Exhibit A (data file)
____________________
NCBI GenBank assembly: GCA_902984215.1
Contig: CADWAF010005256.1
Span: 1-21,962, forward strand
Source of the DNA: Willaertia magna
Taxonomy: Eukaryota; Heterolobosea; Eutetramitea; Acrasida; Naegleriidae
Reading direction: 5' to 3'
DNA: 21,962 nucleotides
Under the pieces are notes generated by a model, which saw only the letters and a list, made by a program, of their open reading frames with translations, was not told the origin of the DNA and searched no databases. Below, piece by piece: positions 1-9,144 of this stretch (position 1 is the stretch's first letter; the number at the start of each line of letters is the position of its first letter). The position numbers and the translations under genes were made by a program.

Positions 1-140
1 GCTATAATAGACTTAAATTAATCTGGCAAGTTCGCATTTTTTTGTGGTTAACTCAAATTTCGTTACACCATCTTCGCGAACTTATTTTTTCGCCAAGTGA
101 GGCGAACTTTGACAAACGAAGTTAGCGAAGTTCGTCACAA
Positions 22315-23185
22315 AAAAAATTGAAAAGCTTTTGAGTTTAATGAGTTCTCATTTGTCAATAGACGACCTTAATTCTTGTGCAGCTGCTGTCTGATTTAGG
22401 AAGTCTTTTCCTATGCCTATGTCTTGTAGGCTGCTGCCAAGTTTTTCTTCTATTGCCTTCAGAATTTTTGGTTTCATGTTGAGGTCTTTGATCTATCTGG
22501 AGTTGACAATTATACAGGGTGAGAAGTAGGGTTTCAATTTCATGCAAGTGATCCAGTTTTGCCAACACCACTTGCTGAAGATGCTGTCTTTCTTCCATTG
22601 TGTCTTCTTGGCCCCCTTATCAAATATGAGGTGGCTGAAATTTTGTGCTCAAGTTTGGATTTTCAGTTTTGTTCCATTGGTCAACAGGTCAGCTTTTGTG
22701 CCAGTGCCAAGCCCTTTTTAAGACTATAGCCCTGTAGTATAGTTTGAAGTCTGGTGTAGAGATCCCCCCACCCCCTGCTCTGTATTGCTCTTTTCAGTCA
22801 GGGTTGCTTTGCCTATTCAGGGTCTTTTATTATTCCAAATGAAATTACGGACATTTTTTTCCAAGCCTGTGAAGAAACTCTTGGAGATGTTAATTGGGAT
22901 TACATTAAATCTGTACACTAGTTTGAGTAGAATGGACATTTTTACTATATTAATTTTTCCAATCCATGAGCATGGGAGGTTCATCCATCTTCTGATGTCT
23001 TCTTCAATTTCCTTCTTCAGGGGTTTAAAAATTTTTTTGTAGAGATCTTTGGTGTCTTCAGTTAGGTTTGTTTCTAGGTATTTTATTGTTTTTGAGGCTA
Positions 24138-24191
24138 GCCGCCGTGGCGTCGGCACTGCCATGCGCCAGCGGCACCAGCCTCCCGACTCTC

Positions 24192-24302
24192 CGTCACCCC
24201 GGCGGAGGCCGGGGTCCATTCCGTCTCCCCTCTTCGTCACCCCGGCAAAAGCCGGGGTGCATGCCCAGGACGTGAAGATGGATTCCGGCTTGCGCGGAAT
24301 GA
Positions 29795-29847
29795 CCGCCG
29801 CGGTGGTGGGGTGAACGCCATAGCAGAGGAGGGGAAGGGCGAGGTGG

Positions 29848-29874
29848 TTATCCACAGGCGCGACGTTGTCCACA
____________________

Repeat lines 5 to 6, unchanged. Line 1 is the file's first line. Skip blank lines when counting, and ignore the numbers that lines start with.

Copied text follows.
Taxonomy: Eukaryota; Heterolobosea; Eutetramitea; Acrasida; Naegleriidae
Reading direction: 5' to 3'